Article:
Kathleen's Sugar Cookies: 'The best sugar cookie I've ever baked'
This is part of Southern Kitchen's 12 Days of Cookies and Cocktails series, which runs daily through Christmas Eve. Each day, we'll pair fun and festive cocktails with classic cookie recipes. These sugar cookies would be lovely with Biltmore Estate's wassail with bourbon and walnut bitters. Get the recipe.
When my children were little, we would decorate sugar cookies any chance we got. It was an art project, but you could eat it.
The drill went something like this: I draped the kitchen floor with an old sheet. With a little advance planning, I made the dough the night before and pulled it from the fridge to warm a bit before rolling out.
Then we gathered up all the sugar sprinkles on a tray, our favorite cookie cutters from the kitchen cabinet, and I whisked an egg white for the "glue" needed to stick the sprinkles to the cookies.
The holidays were more festive because of these decorated cookies named after my older daughter Kathleen. She and her bossy self took ownership of the recipe and instructed her two younger siblings how best to decorate them. And she turned out to be an art major in college, so I guess the cookies were good practice!
It was a wonderful, messy sugar fest, and after it was over and done I took the sheet outside and shook it in the wind.
Glad the memories didn’t fly away…
What I love about cookies is that they are ageless and timeless
When I researched my book American Cookie, I learned that just like cake baking in our country’s history, cookies have evolved through the centuries.
They have been shaped and formed by the people who made them. And they drew their identity from the ingredients or special tools needed to make them.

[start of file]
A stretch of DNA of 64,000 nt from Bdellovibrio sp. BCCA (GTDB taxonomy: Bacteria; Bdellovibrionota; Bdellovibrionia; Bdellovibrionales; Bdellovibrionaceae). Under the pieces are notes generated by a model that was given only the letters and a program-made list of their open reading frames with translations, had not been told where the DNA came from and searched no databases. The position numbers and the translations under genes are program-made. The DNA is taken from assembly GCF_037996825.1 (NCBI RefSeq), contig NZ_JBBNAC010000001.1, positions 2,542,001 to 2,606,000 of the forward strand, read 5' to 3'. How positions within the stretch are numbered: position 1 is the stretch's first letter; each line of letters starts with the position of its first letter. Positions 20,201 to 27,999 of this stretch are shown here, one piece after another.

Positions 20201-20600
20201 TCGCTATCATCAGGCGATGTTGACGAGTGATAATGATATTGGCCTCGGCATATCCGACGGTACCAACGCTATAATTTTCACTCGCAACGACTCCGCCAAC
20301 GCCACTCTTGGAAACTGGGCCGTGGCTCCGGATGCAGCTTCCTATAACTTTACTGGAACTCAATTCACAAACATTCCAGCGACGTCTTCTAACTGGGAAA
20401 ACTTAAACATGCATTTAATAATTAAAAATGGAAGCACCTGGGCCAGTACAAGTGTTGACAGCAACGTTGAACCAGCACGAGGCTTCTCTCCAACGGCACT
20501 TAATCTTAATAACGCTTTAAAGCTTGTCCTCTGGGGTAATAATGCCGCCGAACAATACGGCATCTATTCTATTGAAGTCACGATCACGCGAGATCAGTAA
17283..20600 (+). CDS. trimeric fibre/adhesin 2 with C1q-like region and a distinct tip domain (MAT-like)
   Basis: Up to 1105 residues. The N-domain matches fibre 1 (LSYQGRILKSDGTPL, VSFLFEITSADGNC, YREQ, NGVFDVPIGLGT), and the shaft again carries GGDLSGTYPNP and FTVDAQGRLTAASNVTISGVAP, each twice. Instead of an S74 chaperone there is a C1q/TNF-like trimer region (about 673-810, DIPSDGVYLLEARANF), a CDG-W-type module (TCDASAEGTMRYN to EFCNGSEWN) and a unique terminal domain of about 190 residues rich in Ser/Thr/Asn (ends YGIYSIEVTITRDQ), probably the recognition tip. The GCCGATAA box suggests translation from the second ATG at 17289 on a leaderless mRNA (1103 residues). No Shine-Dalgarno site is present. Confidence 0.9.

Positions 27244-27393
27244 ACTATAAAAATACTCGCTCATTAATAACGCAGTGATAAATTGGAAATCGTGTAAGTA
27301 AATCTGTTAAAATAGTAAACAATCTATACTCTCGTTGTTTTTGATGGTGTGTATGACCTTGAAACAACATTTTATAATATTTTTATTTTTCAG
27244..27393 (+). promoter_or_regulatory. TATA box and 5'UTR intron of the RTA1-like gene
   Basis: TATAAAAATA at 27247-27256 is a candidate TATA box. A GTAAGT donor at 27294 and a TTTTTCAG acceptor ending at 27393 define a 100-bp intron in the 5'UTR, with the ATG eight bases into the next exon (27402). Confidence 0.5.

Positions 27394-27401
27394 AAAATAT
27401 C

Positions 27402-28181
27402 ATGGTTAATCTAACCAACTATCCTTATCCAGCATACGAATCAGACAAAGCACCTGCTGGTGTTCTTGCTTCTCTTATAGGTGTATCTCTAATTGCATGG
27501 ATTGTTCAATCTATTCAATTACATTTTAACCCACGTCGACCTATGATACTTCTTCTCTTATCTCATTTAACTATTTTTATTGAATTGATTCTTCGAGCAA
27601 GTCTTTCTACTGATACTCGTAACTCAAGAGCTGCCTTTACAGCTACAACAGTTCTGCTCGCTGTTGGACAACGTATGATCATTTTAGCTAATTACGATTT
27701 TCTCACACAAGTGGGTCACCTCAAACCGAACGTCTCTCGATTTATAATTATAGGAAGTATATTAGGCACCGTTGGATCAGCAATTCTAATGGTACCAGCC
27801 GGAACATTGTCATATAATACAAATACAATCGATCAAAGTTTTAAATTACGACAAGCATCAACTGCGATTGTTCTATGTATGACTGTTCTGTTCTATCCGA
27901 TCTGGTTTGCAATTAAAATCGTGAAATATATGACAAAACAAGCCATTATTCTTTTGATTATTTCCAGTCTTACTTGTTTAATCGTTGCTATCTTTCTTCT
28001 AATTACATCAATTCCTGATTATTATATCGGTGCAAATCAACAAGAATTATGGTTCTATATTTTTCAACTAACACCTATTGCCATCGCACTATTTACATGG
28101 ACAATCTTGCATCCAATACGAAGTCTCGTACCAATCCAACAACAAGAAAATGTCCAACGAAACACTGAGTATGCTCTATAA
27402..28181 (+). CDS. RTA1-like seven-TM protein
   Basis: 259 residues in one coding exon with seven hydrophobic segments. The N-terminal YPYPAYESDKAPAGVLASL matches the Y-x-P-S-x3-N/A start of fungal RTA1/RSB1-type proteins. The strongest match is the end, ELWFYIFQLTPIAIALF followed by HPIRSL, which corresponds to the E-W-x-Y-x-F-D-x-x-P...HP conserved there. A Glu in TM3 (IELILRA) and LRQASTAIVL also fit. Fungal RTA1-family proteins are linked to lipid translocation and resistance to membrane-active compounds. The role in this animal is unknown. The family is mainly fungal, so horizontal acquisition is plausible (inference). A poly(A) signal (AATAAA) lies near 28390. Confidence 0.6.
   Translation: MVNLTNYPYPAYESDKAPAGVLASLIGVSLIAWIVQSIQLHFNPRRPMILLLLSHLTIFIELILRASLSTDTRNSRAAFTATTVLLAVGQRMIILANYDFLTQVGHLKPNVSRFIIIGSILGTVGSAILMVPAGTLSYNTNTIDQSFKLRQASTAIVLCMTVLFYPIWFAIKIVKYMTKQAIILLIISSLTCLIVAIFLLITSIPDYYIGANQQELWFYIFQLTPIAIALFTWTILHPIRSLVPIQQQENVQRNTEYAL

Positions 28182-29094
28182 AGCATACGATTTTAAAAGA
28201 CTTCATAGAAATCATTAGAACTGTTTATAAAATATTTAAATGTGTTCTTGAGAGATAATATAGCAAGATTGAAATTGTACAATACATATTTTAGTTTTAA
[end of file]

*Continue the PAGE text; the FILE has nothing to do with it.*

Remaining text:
But unlike cake, cookies didn’t require high-level culinary experience or expensive ingredients. They have been simple to bake from the beginning of time. They serve a lot of people, especially children. And they take to substitutions easily, so when times were tight, you could swap in the margarine instead of the butter. And my mother recalled sugar cookies served at Christmas because they were special, especially in those war years when precious sugar was saved for holiday baking.
Want more? Read the rest on "Between the Layers."
Kathleen’s Sugar Cookies
A recipe like this is made for a cookie swap, but I will warn you that everyone may gravitate to your decorated cookies! I love cookie swaps because of the variety. You show up with one kind of cookie and go home with eight to 10 more.
Makes: About 5 dozen cookies
Prep: 10 to 15 minutes to make the dough, plus 1 hour for decorating
Chill: At least an hour, or overnight
Bake: 10 to 12 minutes
1 cup (8 ounces) unsalted butter, at room temperature
1 cup granulated sugar
2 large eggs
2 teaspoons pure vanilla extract
3 cups all-purpose flour
1 large egg white, lightly beaten with a fork
Colored sugars of your choice
Make the cookie dough: Place the butter and granulated sugar in a large bowl and using an electric mixer on medium speed, beat until light and fluffy, 1 to 2 minutes. Add the eggs and vanilla and beat well. Beat in the flour on low speed until just combined. Cover the bowl and chill at least 2 hours, or preferably overnight.
Place a rack in the center of the oven and preheat the oven to 350°F. Line a cookie sheet with parchment paper or leave it ungreased.
Working with a quarter of the dough at a time, roll it out on a floured surface to about 1/8-inch thickness. Keep the remaining dough refrigerated. Cut with cookie cutters dipped in flour and transfer cookies carefully to the baking sheet, spacing them about 1 inch apart.
Decorate the cookies: If you are using colored sugars, brush the cookies with a little egg white before sprinkling on the colored sugars. If there is room, place the cookie sheet in the fridge for a few minutes for the cookies to get nice and cold before they bake.
Bake the cookies until they are golden brown, 10 to 12 minutes. Transfer the baking sheets to wire racks and let the cookies cool on them for 1 minute. Then, using a spatula, transfer the cookies to wire racks to cool. Repeat with the remaining cookie dough.
Once the cookies are cool, place in tins, lined with parchment or waxed paper. Place the lids on the tins. Left tightly covered, the cookies stay crisp for up to a week.